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Crew Of Four, Including Russian Cosmonaut, Launches From U.S. On Mission To ISS

October 6, 2022

A Russian cosmonaut and three astronauts launched from the United States on October 5 on a five-month mission to the International Space Station (ISS).

It was the first launch of a cosmonaut from the United States in 20 years and took place despite tensions over the war in Ukraine.

The group of four spacefarers launched from NASA’s Kennedy Space Center in Cape Canaveral, Florida, on a SpaceX rocket.

Russian cosmonaut Anna Kikina joined Koichi Wakata of the Japanese space agency and NASA astronauts Marine Colonel Nicole Mann, and Navy Captain Josh Cassada. Wakata, who is making his fifth flight, is the only one of the foursome who has traveled to space before.

“Awesome! said Mann as they reached orbit. "That was a smooth ride uphill. You’ve got three rookies who are pretty happy to be floating in space right now.”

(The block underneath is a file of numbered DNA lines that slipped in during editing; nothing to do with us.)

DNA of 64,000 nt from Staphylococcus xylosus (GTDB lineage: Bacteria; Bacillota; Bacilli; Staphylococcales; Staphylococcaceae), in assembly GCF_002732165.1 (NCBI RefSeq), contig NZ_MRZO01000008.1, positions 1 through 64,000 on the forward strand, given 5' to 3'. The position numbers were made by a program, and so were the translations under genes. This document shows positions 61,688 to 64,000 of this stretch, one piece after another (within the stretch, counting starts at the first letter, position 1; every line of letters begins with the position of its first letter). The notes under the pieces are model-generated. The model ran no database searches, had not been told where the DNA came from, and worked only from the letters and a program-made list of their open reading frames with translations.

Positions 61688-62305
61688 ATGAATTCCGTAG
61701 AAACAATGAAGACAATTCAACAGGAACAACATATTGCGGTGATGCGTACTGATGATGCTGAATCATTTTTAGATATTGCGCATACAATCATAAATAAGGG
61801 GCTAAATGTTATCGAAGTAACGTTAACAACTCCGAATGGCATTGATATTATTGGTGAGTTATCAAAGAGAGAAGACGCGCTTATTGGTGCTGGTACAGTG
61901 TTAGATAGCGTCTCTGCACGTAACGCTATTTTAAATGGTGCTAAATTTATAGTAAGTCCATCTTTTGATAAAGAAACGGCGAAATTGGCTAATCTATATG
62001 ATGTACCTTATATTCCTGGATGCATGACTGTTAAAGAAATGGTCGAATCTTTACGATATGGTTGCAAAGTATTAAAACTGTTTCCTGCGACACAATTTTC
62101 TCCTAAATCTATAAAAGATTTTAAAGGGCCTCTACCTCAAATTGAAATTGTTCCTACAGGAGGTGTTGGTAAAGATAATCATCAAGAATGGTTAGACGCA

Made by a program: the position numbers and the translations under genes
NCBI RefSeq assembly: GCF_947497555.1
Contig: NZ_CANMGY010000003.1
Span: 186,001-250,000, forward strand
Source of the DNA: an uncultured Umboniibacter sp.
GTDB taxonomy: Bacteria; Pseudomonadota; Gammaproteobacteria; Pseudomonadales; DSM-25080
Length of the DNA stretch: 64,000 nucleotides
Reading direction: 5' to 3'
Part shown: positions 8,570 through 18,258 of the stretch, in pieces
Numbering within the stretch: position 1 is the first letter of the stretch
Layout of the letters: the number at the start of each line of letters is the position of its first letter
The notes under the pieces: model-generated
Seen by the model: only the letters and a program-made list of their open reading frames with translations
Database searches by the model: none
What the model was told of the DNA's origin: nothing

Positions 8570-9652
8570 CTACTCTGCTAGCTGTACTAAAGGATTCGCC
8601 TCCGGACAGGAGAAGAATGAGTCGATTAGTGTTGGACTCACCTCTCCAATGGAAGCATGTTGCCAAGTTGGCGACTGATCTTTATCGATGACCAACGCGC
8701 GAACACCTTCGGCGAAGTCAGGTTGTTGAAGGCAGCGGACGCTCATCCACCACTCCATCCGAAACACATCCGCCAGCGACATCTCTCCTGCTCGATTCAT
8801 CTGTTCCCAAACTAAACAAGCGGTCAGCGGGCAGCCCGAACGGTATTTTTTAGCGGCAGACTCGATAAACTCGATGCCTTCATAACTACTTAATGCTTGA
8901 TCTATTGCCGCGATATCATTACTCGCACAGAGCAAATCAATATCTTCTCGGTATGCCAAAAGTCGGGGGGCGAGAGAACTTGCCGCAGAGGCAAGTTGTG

They’re due to arrive at the space station on October 6 and won’t return to Earth until March. They will replace a U.S.-Italian crew that arrived in April.

The space agencies recently agreed to swap seats on their flights to the ISS in order to ensure a continuous U.S. and Russian presence aboard the ISS.

Kikina, the fifth Russian woman in space, will replace NASA’s Frank Rubio, who launched to the space station two weeks ago from Kazakhstan aboard a Soyuz rocket.

Kakina said she was surprised to be selected for the seat swap after encountering “many tests and obstacles” during her decade of training. “But I did it. I’m lucky maybe. I’m strong,” she said.

As for the war in Ukraine, Mann said all four have put politics and personal beliefs aside, “and it’s really cool how the common mission of the space station just instantly unites us.”

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